Home performance incentives sound like a great idea. And they can be. But designed or executed poorly they can scare contractors away. I talked earlier about the intended motivational consequences of how you incentivize efficiency, but I want to tackle it from a different angle this time.
Cash flow! A contracting business can’t survive without adequate cash flow. Payroll comes every Friday. Vendors need payments, sometimes even before projects are completed. Contractors need cash.
I’m defining “float” in the context of the efficiency incentive world as the time between when a service is purchased (which I’ll simplify further as when a measure is installed) and when a contractor gets paid.
Simple terms that are very common on “smaller” projects of several thousand dollars would be payment on completion. I install your furnace and replace your ducts, and as my guys are sweeping the driveway at the end of the job, you hand me a check. Payment in full. This generally allows contractors to pay staff, pay vendors, and keep the lights on with cash coming in in time to make payments.
Payment any later, and I’m carrying the cost of the project, for the homeowner, for the program, for both. The work is done, I’m on the hook, but I haven’t been paid yet. I’m floating the cost of the project.
Jump in a swimming pool. If you’re not carrying anything, you can float a long time. Let me hand you a ten pound weight, it’s harder to float now. Make it a 20 pound weight, and you’ll be struggling to keep your head above water. A hundred pounds? You’re sinking. This is important! Too often, programs ignore the importance of this float altogether.
A recent example includes a program that “launched”, encouraged contractors to start promoting the program and completing projects, but hadn’t determined how they would pay contractors! Contractors couldn’t collect from the customer, and they couldn’t even submit projects let alone collect payment from the program! Of course, this wasn’t made clear to the contractors who’d signed on. Who the heck would think that would be OK? It doesn’t even seem ethical. (I’m withholding the name of the program while contractors are still trying to start it out constructively.)
Perhaps the worst example I’ve ever seen was in New Jersey several years ago when there were contractors with hundreds or thousands of dollars in outstanding receivables from the program there. Some contractors had the equivalent of several months worth of receivables sitting unpaid by the program. A lot of it was simply because the steps were long and complicated, for both contractors and program staff alike. This literally put the contractors’ businesses at risk of going under, and since many small businesses operate with a line of credit on the owner’s home, they were actually putting their families at risk, too.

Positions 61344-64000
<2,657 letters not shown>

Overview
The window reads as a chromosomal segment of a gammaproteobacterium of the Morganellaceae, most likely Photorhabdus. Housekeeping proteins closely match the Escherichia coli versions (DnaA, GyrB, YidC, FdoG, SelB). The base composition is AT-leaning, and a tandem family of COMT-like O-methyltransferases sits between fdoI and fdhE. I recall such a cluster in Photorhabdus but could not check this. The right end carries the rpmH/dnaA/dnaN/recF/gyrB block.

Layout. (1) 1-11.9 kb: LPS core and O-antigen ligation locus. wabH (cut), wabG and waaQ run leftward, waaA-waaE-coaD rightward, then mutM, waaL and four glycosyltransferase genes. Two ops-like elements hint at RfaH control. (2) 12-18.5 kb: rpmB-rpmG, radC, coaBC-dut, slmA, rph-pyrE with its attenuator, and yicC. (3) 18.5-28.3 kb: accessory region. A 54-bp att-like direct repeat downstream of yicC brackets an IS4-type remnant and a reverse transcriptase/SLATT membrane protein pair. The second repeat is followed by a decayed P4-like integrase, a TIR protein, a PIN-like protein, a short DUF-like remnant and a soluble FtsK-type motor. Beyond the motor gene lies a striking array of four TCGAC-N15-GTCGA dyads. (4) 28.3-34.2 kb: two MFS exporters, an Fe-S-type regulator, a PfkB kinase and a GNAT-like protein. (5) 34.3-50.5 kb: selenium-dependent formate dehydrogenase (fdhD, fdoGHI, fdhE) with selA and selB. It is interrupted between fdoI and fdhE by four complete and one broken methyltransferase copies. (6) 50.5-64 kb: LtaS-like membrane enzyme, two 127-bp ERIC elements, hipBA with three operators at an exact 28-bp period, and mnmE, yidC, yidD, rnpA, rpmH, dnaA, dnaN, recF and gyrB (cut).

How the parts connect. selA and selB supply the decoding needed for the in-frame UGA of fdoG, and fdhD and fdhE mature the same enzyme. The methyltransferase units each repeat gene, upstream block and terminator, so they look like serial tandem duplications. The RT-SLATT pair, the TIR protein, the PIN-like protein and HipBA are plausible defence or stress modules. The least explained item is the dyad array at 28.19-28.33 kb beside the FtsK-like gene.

Ironically, the larger the incentives, the bigger the potential for problems. This extends all the way to financing, which while a very useful tool to land more and bigger projects. Where projects are 100% financed, work is often done, employees paid, and suppliers either paid or hounding the contractor for payment weeks—or months before the contractor receives any money for the work.
The threat of ruin is very real. It keeps contractors from participating in the first place. And it certainly keeps them from taking on all the work they could. I quote a frustrated contractor: “I can’t do any more of the Home Peformance with Energy Star work until I get paid for the last ten projects we did.” (Contractors, take note–if the program can’t address this for you, think very hard about jeopardizing your business by participating.)
I heard a program implementor say, it’s just a problem for the smaller contractors. No it isn’t! Larger contractors have to pay their bills, too. And the problem grows with the amount of work you’re doing in the program.
Cash flow. A contracting business can’t survive without it. Payroll comes every Friday. Vendors need payments, sometimes even before projects are completed. Contractors need cash. Hold up their payments, and you will sink them and doom your program to mediocrity.
OK, I understand the need to prevent fraud and abuse. I don’t have a problem with inspections or an insistence of quality installations. At the same time, if programs want to encourage participation, convince contractors to invest in scaling, and avoid driving them to financial ruin, it’s important to address this float problem.
The solutions are multifold, and reflect several things I’ve already touched on in the last few weeks. There need to be very clear standards and mutual expectations. I am talking about things like installation standards, but I’m also talking about program turnaround, response, and payment standards. Responses like “Bill is out on vacation this week so we can’t process any completions for you” just doesn’t cut it with a multimillion dollar utility program riding on the backs of small businesses and the mortgages on the contractors’ homes. Processes need to be streamlined, simplified, and expedited. It you’re crazy enough to thing that nine post-completion inspections simple upgrade is reasonable, then you really ought to find a way to may those inspections happen quickly. There are also ways to make progress payments, or payments with a small holdback pending final inspections and paperwork. It can be fixed.
Whatever combination of approaches you use, there really is no way to avoid addressing the float problem if you want to fix more homes. You don’t achieve scale by sinking the contractors you need to deliver success.